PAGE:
PCP can probably be used up to a dozen or so times in life with no permanent damage. Beyond that, things get a lot touchier. Heavy users show an extremely high rate of schizophrenic and psychotic symptoms, along with symptoms of brain damage. There seems to be some recovery with abstinence, but full recovery is by no means assured.
Evidence indicates that ketamine can be used at least once with no permanent consequences at all to the brain. Beyond that, it is up in the air. Ketamine can surely be used at least a dozen times with no risks to the brain. Beyond that, things get hazier.
Heavy DXM users have reported a very high rate of psychosis and schizophrenia-like symptoms, along with symptoms of organic brain damage. Users should approach DXM use with caution, and heavy use should be ruled out.
Heavy methamphetamine use has been proven to cause permanent damage to dopaminergic systems, especially in the striatum, caudate and putamen (at ½ gram a day, 5 days a week, and 2 years of use). Studies have also shown degeneration of axons on serotonergic neurons and loss (cell death) of up to 15% of the neurons of the hippocampus with heavy use.
In the study above, there was some recovery of the dopaminergic system with abstinence, but it was only partial. Meth can probably be used a dozen or so times without any permanent damage. Beyond that, no guarantees. There is some suggestive evidence of chronic psychosis, depression and anxiety directly related to heavy methamphetamine use (over 10 years of heavy use).
Impairments in learning, processing speed, and working memory, along with delayed recall, are found in meth users. Brain dysfunction is often readily apparent in heavy meth users. This is one category of drug user, in contrast to most other drug users, that does sometimes appear “fried.” Much of this “fried” appearance seems to clear up with abstinence.
Methamphetamine can probably be used up to a dozen times or so in moderation without any permanent consequences to the brain. Nevertheless, some users have reported permanent effects from only 2-3 weeks of very heavy use. Meth is nasty stuff, and it’s best to keep away from it.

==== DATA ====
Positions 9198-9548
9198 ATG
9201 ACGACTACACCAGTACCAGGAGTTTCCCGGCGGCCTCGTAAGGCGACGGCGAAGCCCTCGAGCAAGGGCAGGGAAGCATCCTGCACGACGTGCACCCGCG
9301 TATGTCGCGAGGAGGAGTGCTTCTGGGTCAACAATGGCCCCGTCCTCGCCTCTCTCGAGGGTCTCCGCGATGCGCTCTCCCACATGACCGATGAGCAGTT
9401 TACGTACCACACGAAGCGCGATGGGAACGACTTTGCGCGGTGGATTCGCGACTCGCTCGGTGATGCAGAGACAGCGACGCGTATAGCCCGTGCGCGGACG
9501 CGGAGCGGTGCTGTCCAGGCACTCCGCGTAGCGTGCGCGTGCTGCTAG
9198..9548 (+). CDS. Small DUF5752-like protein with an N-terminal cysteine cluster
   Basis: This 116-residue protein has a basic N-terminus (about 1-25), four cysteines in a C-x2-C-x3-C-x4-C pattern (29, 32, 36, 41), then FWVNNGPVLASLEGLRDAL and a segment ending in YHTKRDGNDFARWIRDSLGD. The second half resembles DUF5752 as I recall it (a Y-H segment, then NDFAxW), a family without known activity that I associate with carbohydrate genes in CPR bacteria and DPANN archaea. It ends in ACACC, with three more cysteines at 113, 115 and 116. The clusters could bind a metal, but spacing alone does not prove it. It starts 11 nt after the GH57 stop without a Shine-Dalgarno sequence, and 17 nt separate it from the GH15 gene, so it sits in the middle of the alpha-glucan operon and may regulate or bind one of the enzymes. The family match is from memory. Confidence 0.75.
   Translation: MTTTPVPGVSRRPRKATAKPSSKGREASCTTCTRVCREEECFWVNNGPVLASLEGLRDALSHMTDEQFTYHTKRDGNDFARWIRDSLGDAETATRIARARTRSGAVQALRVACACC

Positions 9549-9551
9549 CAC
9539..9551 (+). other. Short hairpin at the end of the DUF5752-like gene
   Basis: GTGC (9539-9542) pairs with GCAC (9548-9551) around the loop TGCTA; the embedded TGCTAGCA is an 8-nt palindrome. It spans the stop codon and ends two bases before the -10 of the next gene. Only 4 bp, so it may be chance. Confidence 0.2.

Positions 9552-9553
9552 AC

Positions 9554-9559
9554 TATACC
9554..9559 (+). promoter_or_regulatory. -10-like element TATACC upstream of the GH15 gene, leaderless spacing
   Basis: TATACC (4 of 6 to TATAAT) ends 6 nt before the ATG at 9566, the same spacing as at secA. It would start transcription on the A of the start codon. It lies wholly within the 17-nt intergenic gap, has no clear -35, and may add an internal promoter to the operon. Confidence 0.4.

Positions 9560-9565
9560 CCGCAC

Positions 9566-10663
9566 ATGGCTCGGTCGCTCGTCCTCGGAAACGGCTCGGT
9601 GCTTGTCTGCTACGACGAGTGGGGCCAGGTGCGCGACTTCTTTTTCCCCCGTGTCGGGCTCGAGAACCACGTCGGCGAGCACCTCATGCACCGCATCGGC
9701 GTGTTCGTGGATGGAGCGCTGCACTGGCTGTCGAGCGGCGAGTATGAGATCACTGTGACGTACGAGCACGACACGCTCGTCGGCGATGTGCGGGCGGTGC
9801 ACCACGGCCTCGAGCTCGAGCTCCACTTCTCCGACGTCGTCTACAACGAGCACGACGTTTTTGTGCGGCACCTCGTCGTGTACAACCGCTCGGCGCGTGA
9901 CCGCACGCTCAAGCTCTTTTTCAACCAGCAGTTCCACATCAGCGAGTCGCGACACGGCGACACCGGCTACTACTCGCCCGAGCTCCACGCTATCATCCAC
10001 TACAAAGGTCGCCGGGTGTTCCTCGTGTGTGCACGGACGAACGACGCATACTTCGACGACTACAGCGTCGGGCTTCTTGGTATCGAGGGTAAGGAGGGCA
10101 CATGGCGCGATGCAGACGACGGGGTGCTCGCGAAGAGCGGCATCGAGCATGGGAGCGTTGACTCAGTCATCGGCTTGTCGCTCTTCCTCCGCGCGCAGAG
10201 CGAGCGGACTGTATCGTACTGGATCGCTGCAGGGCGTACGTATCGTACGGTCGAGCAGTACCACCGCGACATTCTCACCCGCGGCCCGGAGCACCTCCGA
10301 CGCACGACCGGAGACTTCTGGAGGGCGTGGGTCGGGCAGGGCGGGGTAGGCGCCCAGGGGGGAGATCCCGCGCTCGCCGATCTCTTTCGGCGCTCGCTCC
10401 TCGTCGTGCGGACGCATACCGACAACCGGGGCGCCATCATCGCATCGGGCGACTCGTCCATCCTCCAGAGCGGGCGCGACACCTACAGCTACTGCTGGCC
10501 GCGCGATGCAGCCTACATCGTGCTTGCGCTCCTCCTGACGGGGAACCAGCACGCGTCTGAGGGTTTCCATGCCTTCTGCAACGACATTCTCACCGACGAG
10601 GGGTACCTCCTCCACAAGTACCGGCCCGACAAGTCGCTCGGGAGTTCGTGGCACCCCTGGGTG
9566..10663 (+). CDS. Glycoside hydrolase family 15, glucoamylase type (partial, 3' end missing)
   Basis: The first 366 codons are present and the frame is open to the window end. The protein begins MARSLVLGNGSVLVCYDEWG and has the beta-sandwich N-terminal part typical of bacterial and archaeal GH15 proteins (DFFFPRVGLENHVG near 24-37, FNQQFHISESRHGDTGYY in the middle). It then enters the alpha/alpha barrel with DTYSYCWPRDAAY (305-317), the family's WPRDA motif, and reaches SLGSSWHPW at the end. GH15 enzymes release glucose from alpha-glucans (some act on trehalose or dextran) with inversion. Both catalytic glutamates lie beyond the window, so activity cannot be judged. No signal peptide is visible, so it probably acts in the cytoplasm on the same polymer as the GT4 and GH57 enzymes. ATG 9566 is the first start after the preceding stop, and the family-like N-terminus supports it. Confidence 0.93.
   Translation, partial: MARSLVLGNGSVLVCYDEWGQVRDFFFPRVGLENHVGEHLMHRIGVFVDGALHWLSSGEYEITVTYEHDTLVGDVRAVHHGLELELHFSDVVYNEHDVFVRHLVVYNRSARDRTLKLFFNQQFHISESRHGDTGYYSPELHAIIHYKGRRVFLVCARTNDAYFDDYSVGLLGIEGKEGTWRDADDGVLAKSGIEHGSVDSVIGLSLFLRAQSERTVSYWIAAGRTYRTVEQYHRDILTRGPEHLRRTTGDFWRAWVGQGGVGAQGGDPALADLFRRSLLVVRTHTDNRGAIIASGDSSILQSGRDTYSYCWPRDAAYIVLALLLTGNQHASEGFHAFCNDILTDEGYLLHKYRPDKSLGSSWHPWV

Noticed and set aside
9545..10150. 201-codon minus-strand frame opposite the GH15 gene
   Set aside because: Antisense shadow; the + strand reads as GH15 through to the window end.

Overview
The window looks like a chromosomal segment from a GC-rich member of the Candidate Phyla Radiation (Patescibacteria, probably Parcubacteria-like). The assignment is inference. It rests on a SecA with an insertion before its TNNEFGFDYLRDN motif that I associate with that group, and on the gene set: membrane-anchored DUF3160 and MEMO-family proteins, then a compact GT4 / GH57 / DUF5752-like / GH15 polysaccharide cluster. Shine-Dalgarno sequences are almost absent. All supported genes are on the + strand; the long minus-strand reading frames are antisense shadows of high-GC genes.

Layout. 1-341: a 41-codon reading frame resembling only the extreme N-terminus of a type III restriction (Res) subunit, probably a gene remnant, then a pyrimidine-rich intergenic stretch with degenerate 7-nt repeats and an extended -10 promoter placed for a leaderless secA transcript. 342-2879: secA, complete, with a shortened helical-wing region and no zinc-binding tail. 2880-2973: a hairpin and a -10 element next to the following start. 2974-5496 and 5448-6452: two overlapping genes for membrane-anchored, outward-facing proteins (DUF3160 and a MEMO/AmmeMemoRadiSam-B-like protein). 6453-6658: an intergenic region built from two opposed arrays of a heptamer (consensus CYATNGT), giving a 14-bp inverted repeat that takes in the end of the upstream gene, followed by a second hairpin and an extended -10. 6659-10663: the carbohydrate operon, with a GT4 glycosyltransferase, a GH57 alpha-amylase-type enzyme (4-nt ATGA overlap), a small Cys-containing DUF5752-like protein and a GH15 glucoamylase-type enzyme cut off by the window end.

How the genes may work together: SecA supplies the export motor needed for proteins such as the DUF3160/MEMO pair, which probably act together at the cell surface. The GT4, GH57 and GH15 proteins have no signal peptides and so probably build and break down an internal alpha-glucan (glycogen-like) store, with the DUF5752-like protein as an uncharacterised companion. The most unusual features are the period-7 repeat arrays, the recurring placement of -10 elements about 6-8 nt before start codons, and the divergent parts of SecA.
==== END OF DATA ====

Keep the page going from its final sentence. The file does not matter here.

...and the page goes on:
Heavy drinking can depress neurons for up to two years. With continued heavy drinking, at some point, there is organic damage, which in many cases is permanent, although there is often significant recovery with abstinence. The case of the “wethead” and “dry drunk,” the former alcoholic who is still damaged, psychologically or cognitively, is well known.
Heavy use of barbiturates over many years causes a damage syndrome that looks like chronic alcoholism and that does not completely recover with abstinence.
Even chronic Valium use causes long-term EEG changes of unknown significance.
Sniffing glue has been proven to be possibly the worst thing you can do to your brain short of putting a bullet in it, and the effects do not recover completely with abstinence.
Cocaine, unfortunately, seems to be capable of causing brain damage with as few as 11 doses (constriction of vessels in the brain). At three years of using several times a week, there is slowing on the P300 event related potentials test, that may not recover fully with abstinence.
Recent studies have also shown that chronic heavy cocaine use causes reductions in gray matter in various parts of the brain. This means that heavy cocaine use causes an actual loss of brain cells in parts of the brain. It may also cause white matter reductions, which means a loss of connections in the brain.
There are also impairments in attention, learning, memory, reaction time and cognitive flexibility in cocaine users. It is not known whether these clear up with abstinence.
This blog recommends that lifetime use of cocaine be limited to 10 times or less. Even there, there is a slight risk of sudden death due to perturbations in the heart’s electrical rhythms. These perturbations can cause a sudden heart attack or even possibly a stroke. Vasoconstriction is probably involved.
In many of the above cases, there is some recovery with abstinence, but often not to the previous level.
Experimental use of PCP, ketamine, cocaine and methamphetamine (use up to a dozen or so times for each one) probably does not cause significant permanent damage. Beyond that, you play with matches.
Compared to other drugs of abuse, such as Ecstasy, PCP, Ketamine, DXM, cocaine, methamphetamine and alcohol, the effects of cannabis on the brain are dramatically less deleterious.
In terms of its effects on the brain for heavy users, cannabis is surely by far least damaging intoxicant of them all, for what that is worth.